Immediately following the San Diego Pride Parade, there is a two-day Pride Music Festival in Balboa Park. Multiple stages filled with divas and dance beats are spread out among food booths and businesses vying for gay dollars.
This year the festival added a “Burner Village” section. It housed “The Journey Project,” a large interactive art piece headed to Black Rock City, Russel the Electric Giraffe, a giant Scrabble game, Burner artists, and a travel-sized version of my camp, Pink Heart. Plus, at the entrance of the festival, the Scarab mutant vehicle shared music and smiles.
Local Burners have marched in the parade for years, but this was the first time we were represented in the festival. Initially, the inclusion seemed a little forced to me. But after spending two days walking around and talking to Burn-curious folks, my attitude changed. Like an arranged marriage that grows into an epic love, the pairing of Pride and the Principles was perfection.
There is far more overlap than originally occurred to me. Pride is a celebration of people’s natural selves. It is a chance to boldly express one’s inner truth.
So is Burning Man! Pride is focussed on one’s sexual or gender truth, while Burning Man is more broad and art-based.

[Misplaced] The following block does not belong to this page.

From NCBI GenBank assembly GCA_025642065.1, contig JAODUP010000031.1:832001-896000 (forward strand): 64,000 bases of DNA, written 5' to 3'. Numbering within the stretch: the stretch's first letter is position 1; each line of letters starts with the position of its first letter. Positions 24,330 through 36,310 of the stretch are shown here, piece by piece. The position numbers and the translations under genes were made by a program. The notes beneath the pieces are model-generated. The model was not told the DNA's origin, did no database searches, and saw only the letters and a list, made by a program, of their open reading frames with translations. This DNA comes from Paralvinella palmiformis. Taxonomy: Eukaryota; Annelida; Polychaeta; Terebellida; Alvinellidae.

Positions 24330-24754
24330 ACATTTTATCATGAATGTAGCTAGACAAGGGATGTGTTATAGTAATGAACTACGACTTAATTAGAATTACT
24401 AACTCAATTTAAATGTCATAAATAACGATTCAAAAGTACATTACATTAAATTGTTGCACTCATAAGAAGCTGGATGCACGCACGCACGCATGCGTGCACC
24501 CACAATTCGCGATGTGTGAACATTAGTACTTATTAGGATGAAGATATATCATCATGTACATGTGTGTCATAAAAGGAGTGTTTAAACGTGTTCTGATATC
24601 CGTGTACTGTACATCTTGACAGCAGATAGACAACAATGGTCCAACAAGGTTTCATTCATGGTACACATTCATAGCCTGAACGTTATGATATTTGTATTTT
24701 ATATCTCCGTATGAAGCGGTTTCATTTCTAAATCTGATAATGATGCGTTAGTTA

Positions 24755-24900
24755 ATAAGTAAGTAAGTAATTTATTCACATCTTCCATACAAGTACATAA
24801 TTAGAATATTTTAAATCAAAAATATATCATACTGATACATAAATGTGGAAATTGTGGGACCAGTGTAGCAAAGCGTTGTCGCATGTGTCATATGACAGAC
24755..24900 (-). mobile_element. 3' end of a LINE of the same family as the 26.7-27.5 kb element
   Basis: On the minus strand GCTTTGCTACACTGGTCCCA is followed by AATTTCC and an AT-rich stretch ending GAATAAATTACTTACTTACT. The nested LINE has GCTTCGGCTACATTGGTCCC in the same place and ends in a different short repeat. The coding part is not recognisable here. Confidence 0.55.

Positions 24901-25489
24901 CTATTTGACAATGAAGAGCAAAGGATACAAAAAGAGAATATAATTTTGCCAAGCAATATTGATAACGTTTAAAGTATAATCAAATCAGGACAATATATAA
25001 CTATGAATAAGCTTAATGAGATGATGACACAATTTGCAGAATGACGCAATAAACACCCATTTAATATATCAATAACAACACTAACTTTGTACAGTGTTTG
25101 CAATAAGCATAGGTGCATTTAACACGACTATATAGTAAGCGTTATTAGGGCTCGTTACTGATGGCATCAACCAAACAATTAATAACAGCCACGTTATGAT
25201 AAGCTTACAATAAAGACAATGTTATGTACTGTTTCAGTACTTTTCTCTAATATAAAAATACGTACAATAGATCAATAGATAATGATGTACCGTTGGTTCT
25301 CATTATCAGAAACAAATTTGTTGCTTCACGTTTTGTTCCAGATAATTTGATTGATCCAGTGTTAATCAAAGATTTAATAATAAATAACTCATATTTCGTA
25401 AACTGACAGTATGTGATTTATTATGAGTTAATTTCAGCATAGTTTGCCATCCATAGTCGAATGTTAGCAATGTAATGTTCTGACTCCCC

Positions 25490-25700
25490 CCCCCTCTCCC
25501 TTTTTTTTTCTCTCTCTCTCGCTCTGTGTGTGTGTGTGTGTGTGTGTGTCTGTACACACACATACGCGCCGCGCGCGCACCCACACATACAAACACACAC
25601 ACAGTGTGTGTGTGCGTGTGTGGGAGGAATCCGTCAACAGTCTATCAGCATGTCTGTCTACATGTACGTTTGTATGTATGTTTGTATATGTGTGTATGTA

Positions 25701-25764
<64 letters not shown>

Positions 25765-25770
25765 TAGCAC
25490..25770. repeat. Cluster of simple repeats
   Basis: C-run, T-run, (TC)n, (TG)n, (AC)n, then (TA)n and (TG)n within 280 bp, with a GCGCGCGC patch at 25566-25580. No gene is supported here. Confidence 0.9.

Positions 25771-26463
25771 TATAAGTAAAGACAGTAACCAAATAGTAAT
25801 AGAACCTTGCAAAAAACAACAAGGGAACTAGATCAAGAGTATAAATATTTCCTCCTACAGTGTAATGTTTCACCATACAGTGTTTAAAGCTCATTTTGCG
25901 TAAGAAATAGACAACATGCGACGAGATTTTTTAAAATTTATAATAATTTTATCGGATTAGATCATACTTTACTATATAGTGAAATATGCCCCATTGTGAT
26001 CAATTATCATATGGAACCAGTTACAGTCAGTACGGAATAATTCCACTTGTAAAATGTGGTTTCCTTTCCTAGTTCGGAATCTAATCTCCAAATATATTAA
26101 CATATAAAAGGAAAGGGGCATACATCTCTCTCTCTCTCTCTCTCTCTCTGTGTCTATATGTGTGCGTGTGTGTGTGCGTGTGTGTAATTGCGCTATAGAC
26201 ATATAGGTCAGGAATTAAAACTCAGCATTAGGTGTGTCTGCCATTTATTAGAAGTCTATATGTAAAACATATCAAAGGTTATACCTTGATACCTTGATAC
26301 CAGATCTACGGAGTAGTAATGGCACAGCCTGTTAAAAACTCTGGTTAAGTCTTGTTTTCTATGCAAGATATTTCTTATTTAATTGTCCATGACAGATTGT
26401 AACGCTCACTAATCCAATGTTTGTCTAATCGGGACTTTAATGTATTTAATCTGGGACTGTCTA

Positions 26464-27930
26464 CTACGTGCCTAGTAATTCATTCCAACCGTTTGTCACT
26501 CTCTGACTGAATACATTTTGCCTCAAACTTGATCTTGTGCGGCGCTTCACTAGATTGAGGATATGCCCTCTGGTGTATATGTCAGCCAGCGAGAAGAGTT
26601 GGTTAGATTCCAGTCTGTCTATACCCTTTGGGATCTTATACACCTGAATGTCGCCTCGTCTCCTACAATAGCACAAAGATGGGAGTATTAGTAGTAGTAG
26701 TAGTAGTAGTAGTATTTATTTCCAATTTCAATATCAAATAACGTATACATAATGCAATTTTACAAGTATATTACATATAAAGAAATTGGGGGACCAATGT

In Black Rock City, like Pride, we celebrate people’s authentic expressions.
For many people, becoming a “Burner” is a process of “coming out” from a socialized lifestyle and stepping into an artistic, creative, liberated path more in-line with their truth.
Someone who is going through (or has gone through) the courageous process of coming out with their sexual identity is in a perfect place to KEEP GOING! Once one has stepped into their true sexual selves, what other treasures are hidden inside? What other authentic expressions have been repressed? Your natural sexuality is beautiful. Just like every authentic thing about you.
It sounded like event organizers and participants were both thrilled by the Burning Man addition. In fact, talk of expansion and next year’s plans were on everyone’s tongues. Not only was it an honor to be a part of the festival, It made me proud.